An area more than half the size of Auckland is being added to the Kahurangi National Park in the north-west of the South Island.
Conservation Minister Eugenie Sage this morning announced that 64,000 hectares of conservation land in the Mokihinui River catchment, including the riverbed is being added to the park.
The addition of the Mokihinui land increases the size of the Kahurangi National Park by 14 percent, to 517,335 hectares.
It includes about 15km of the Mokihinui riverbed, as well as almost all of the Mokihinui Forks Ecological Area, a large part of the Lyell Range-Radiant Range conservation area, and a small part of what remains of northwest Nelson Forest Park, most of which became Kahurangi National Park when it was established in 1996.
"The Mokihinui addition to Kahurangi National Park is equivalent in size to Abel Tasman and Paparoa National Parks combined and is twice the size of Egmont National Park," Ms Sage said.
It was only possible because of a 2012 decision not to proceed with a controversial dam and hydro scheme on the Mokihinui River, and a groundswell of support for giving the area national park status.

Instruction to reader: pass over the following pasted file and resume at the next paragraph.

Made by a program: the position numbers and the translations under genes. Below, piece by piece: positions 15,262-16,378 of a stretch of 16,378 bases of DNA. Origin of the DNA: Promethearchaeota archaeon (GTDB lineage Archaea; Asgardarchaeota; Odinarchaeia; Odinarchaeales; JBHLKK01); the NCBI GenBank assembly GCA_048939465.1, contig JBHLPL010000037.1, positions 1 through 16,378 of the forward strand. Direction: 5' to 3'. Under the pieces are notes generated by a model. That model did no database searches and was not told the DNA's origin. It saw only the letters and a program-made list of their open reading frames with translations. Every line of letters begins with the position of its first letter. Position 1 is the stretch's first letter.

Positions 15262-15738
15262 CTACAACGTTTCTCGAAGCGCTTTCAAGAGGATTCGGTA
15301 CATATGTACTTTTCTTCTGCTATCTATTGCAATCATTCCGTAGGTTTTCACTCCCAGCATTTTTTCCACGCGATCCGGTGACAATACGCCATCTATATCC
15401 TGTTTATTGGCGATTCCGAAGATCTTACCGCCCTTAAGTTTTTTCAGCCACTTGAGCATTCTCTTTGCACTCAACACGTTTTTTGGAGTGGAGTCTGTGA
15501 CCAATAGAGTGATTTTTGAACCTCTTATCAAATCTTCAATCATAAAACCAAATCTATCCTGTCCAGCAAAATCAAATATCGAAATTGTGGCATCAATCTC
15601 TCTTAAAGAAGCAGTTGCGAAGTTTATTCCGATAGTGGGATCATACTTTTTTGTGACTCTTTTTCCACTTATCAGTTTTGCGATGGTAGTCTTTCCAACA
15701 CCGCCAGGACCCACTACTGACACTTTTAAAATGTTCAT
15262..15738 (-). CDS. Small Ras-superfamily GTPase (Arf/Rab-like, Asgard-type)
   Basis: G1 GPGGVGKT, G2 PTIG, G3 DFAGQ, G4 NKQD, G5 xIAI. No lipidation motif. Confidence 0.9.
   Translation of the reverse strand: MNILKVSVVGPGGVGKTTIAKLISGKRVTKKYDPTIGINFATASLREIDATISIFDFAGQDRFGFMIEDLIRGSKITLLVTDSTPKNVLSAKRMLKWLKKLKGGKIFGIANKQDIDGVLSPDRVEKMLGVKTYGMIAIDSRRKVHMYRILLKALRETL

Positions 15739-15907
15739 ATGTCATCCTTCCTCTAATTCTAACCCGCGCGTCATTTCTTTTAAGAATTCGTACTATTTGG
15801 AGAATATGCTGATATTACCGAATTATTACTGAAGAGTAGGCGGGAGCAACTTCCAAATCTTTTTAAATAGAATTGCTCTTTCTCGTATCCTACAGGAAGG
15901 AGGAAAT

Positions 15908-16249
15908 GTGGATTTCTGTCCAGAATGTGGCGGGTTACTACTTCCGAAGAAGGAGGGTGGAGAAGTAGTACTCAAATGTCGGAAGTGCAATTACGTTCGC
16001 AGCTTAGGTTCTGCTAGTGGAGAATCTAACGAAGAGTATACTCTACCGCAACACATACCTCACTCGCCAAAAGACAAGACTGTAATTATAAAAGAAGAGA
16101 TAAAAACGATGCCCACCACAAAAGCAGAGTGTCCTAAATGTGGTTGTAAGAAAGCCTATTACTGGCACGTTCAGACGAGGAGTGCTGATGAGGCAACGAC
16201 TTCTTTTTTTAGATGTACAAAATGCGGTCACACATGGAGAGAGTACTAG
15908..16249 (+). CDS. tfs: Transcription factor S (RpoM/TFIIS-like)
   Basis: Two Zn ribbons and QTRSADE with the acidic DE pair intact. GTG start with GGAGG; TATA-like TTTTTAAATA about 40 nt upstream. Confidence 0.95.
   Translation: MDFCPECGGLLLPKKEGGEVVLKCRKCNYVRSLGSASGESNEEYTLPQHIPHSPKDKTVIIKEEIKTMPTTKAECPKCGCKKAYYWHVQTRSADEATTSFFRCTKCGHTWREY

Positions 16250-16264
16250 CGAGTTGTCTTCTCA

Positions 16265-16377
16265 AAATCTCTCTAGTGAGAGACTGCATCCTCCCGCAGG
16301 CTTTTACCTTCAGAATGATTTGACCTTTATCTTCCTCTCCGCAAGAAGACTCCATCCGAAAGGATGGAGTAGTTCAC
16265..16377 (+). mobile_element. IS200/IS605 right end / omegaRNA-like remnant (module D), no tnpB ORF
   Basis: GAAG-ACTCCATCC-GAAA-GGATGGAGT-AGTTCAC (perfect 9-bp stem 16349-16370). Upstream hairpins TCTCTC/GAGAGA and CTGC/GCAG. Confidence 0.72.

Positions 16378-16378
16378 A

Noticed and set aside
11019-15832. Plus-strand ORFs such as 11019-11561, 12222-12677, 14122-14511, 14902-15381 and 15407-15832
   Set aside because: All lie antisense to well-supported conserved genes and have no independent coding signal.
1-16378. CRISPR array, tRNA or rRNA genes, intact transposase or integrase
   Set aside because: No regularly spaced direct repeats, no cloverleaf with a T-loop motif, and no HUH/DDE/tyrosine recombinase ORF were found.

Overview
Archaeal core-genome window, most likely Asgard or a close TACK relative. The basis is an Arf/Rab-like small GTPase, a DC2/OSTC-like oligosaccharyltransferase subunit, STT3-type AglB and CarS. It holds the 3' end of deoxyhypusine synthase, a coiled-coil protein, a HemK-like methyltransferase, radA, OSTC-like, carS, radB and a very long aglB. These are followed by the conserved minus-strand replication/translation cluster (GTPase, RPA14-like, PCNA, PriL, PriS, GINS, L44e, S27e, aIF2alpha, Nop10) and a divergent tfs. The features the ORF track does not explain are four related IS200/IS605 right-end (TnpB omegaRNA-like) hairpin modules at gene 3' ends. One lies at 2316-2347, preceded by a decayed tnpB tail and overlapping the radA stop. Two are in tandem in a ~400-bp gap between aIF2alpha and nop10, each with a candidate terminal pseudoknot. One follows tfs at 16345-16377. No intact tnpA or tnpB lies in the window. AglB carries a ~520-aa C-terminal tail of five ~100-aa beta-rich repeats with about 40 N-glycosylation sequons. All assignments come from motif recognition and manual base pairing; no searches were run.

"It would have flooded the gorge and inundated beech-podocarp forests and significant habitats of threatened plants and wildlife."
Now it's classified as a national part, Ms Sage said it would ensure stronger protection of the area's significant cultural, ecological, historic and recreational values.
The Mokihinui River catchment contains a combination of geology, landforms, riverine habitat, vegetation, animal and plant life, and related ecological processes that were not found elsewhere.
The diverse forests support a wide range of native birds, including whio, kākā, and kea.
There is also a nationally significant long-tailed bat population, four sub species of powelliphanta snail, six reptile species, freshwater vertebrates and invertebrates and a variety of plant species.
The Kahurangi National Park is the second largest in the country, following the Fiordland National Park.